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Human Performance Metrics and Performance Nutrition Intervention in Special Warfare, United States Air Force Preparatory Training Program

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Technical Report,02 Jul 2018,28 Jun 2019

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The addition of a Targeted Nutrition Program TPN consisting of targeted, frequent fluid intake and food consumption in small amounts is thought to help improve hydration status, physical performance, physiological recovery, and energy balance in Special Operation Forces SOF. The primary purpose of this study was to determine if a TPN program improves Special Warfare SW trainee performance and recovery. The TPN was assessed using a non-equivalent group quasi-experimental design. The control and intervention groups consisted of Special Warfare Trainees taking part in training at Lackland Air Force Base San Antonio, TX. The control and intervention group participated during successive summer classes. The treatment consisted of access to additional fueling station items with specialized food and hydration products provided to the intervention group 24 hours a day. Pre-test and post-test performance measures and daily measures were analyzed to look for changes between and within groups. Both the control and intervention group had significant improvements in pull-ups, push-ups, and sit-ups from pre-testing to post-testing. Both groups also had significant increases in DARI Vulnerability, however even with this increase, the control and intervention groups DARI Vulnerability score stayed within the optimal range. Between the two groups, significant changes were seen in body fat and lean mass. Control subjects lost 3 pounds of lean mass and the intervention subjects gained 3 pounds of lean mass. When analyzed by quantity of fueling items consumed Less than 10 itemsweek vs at least 10 itemsweek the intervention group had significant findings. Both statistically and operationally significant, those subjects who reported consuming at least 10 fueling items per week had almost a 24 second improvement in run time from mid-test to post-test.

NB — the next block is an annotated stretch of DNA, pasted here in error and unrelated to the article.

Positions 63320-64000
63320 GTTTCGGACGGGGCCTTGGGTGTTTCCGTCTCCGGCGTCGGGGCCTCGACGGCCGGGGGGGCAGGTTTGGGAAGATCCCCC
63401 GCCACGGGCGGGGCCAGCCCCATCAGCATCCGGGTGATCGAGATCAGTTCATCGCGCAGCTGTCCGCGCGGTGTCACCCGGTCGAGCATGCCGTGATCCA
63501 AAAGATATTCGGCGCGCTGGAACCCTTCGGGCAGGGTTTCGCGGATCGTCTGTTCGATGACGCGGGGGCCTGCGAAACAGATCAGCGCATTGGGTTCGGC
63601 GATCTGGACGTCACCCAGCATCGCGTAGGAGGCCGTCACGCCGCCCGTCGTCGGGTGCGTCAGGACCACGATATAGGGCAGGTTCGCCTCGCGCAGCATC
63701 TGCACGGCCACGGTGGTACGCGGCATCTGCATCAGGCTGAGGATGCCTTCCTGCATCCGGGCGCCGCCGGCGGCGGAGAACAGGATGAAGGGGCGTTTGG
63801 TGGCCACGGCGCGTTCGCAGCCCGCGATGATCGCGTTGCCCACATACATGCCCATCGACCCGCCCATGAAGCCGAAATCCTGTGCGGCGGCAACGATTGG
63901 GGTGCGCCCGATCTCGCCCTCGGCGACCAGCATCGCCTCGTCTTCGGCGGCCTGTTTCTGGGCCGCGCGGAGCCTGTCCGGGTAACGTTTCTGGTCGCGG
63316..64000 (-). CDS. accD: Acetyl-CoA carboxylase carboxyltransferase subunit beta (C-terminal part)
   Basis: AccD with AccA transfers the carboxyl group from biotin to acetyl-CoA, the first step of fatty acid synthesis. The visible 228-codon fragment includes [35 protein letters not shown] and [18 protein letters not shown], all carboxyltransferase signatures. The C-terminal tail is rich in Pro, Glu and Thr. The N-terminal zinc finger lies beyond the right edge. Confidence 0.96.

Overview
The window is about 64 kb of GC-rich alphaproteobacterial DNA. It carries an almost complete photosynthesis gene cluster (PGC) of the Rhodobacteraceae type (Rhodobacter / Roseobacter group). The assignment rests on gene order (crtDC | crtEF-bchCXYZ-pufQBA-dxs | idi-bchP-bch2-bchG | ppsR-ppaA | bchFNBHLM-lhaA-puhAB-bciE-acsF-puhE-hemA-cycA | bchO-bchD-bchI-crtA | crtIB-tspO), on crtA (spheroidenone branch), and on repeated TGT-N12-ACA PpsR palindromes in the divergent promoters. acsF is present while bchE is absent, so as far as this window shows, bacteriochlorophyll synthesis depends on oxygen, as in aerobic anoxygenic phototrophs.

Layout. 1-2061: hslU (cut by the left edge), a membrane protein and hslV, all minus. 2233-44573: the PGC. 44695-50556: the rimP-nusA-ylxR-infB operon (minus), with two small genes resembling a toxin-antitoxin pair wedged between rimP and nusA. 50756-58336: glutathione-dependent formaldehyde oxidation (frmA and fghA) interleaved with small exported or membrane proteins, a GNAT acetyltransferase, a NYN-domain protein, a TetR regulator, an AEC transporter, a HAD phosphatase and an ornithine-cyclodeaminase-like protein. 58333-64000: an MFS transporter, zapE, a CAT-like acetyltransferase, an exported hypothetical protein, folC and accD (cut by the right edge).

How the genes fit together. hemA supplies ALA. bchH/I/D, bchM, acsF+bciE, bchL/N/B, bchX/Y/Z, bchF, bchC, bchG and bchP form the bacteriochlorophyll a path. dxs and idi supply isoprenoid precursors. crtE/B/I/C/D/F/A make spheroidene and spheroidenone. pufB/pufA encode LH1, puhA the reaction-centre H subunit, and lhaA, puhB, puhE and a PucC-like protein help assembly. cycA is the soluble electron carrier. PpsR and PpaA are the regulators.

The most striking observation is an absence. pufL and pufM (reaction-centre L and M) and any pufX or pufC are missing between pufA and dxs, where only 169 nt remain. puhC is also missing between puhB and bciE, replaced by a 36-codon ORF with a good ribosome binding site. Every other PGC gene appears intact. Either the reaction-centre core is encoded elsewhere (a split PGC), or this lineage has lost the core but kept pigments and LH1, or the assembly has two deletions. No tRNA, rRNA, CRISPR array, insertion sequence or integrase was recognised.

Subject Categories:

  • Food, Food Service and Nutrition
  • Personnel Management and Labor Relations

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